- Trading Opens - 13 January 2014
- Trading Closes - 24 February 2014
- Winners Announced - 28 February 2014

The following prizes will be awarded at the CIFEr 2014 banquet:

- First Prize - £1000
- Second Prize - £500
- Third Prize - £250

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Research Associate/Senior Research Associate in Systemic Risk
Department of Computer Science, UCL, London

We are looking for an outstanding researcher with expertise in: financial risk modelling, statistical analysis of financial data, complex networks, market microstructure studies. The appointee will contribute to a research project on financial risk together with researchers at the Systemic Risk centre ( The appointee will work with members of the Financial Computing and Analytics (FCA) group at UCL ( The researcher’s tasks will concern data analytics, modelling, simulations including development of computational tools and building and managing large datasets.

The post is funded for two years in the first instance.

Closing date 9 Jan 2014.

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SEMINAR Mon 9 Dec, 1pm, 6.12, Malet Place Engineering Building, UCL Bloomsbury Campus:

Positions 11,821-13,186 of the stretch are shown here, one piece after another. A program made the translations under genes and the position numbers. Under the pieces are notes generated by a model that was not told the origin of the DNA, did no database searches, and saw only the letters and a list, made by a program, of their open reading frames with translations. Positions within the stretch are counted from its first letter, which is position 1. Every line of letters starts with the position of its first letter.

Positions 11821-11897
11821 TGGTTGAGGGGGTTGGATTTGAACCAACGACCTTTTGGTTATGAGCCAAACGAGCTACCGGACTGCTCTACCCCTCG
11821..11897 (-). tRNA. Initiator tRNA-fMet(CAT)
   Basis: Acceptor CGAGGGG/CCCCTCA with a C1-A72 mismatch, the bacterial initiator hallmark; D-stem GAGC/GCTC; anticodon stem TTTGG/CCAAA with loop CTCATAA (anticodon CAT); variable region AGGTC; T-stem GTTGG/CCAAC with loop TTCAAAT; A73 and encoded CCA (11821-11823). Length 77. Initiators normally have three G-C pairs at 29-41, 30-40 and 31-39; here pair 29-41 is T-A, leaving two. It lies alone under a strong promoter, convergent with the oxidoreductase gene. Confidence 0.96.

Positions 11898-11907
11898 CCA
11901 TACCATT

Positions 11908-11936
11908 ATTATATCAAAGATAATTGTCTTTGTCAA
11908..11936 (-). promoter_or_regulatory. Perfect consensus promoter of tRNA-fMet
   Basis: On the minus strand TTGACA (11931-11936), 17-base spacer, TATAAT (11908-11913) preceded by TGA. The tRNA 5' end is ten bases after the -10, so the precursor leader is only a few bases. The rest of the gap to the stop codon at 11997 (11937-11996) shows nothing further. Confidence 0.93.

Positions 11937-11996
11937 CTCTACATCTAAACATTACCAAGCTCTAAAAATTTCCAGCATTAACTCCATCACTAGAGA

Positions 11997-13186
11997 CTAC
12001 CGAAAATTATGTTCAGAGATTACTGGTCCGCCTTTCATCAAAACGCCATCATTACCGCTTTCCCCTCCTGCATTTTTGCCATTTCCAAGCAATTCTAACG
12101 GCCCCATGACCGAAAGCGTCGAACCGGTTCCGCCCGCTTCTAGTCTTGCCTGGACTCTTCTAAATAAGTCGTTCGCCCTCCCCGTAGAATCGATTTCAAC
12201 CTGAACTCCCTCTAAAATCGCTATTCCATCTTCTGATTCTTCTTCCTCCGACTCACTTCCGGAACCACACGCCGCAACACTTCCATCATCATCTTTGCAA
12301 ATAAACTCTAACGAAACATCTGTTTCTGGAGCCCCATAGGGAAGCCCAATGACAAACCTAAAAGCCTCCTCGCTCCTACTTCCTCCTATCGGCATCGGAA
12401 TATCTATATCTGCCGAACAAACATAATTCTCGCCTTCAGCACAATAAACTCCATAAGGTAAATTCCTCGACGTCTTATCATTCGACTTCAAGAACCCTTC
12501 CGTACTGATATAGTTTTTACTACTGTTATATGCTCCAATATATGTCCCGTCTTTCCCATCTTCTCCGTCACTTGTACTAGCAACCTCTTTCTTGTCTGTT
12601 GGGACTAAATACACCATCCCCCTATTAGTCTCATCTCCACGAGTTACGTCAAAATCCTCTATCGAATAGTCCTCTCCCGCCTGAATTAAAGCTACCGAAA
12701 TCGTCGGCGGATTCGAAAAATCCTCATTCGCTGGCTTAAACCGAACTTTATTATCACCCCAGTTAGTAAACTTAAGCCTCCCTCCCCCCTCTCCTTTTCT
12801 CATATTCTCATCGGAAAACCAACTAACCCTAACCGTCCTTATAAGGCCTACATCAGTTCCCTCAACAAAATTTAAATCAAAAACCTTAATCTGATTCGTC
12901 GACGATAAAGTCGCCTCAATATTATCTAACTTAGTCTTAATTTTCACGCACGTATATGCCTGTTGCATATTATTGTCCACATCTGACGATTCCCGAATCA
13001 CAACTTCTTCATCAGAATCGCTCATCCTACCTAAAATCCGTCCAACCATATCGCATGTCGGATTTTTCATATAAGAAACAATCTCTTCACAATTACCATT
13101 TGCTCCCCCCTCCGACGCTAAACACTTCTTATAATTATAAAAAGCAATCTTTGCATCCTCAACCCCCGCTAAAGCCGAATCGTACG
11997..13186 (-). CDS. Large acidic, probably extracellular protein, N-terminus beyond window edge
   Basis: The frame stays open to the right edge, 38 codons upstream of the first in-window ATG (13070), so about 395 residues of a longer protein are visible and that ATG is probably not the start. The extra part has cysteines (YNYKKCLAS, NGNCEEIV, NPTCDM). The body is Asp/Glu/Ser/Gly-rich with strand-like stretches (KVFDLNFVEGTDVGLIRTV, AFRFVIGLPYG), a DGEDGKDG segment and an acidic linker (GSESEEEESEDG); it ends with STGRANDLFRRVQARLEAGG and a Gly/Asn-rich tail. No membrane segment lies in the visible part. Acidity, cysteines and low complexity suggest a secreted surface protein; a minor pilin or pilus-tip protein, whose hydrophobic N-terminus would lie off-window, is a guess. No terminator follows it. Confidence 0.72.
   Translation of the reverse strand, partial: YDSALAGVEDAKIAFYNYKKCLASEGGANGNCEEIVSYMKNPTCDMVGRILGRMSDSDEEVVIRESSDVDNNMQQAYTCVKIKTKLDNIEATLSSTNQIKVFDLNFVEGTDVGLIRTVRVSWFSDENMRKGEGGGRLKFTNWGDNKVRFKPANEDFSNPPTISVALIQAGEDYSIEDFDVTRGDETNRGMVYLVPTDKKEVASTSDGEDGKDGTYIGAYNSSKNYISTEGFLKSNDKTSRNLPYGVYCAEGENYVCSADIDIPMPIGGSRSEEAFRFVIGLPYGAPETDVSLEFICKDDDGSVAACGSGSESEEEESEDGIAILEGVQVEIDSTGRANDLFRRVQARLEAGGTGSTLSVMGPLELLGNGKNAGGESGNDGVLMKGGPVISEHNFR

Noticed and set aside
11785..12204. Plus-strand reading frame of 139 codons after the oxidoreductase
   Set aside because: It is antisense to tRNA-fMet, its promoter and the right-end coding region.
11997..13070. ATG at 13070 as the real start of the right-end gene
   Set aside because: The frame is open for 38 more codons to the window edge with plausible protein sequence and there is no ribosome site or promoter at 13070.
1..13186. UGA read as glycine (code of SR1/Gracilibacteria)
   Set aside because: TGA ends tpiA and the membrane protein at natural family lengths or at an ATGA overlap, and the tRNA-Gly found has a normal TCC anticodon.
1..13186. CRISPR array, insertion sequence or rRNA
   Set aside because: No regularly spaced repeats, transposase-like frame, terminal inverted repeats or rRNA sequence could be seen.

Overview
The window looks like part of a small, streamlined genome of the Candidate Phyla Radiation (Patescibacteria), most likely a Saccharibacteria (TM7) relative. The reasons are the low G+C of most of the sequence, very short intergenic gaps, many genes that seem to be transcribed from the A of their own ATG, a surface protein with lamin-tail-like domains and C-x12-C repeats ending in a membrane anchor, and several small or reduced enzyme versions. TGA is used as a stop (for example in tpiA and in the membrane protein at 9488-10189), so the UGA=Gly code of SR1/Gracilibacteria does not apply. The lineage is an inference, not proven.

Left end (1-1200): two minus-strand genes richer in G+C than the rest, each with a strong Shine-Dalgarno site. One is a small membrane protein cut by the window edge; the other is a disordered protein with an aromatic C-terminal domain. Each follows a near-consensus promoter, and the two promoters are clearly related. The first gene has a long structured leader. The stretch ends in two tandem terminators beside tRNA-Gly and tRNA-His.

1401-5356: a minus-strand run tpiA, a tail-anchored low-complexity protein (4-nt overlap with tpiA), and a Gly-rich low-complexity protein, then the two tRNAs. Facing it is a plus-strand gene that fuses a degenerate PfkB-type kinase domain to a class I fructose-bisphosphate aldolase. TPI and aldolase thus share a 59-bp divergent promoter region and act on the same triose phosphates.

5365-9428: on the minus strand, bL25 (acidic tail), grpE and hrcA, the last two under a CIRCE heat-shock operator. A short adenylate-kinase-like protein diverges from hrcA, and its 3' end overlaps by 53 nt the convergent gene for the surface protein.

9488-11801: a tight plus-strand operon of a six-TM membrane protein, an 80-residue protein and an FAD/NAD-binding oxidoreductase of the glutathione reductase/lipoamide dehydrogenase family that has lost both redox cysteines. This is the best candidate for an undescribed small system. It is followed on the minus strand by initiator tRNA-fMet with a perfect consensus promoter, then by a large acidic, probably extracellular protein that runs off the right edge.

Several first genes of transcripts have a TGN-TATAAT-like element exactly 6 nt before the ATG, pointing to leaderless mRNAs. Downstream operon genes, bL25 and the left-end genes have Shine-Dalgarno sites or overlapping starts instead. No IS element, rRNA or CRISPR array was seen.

Expected Shortfall, the New Regulatory Risk Measure: Merits, Shortcomings and Remedy

Imre Kondor
Parmenides Foundation

The Basel Committee advocates the use of Expected Shortfall (ES) as the new regulatory risk measure. This talk will briefly review the history of risk measures appearing in the subsequent generations of international banking regulation, their relative merits and shortcomings, with special emphasis on ES. When these measures are used to predict the out-of-sample risk or to optimize portfolios they all display a weakness due to the relative scarcity of data compared to the size of institutional portfolios. The resulting estimation errors can be very large, in fact, for some critical values of the parameters they can diverge, with the optimization algorithm undergoing a phase transition. The estimation error problem is particularly serious for downside risk measures, such as ES. Regularization, borrowed from statistical learning theory, offers a remedy.

EXTENDED DEADLINE for IEEE Computational Intelligence for Financial Engineering & Economics, Mar 27-28, 2014, London, UK: DEADLINE NOW 24 NOV 2013.

Information for authors can be found at

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Upcoming at UCL: IEEE Computational Intelligence for Financial Engineering & Economics, Mar 27-28, 2014, London, UK. First call for papers can be found here:

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"Traders tap Twitter for top stock tips" - FT takes a look at the work of UCL PhD student Ilya Zheludev: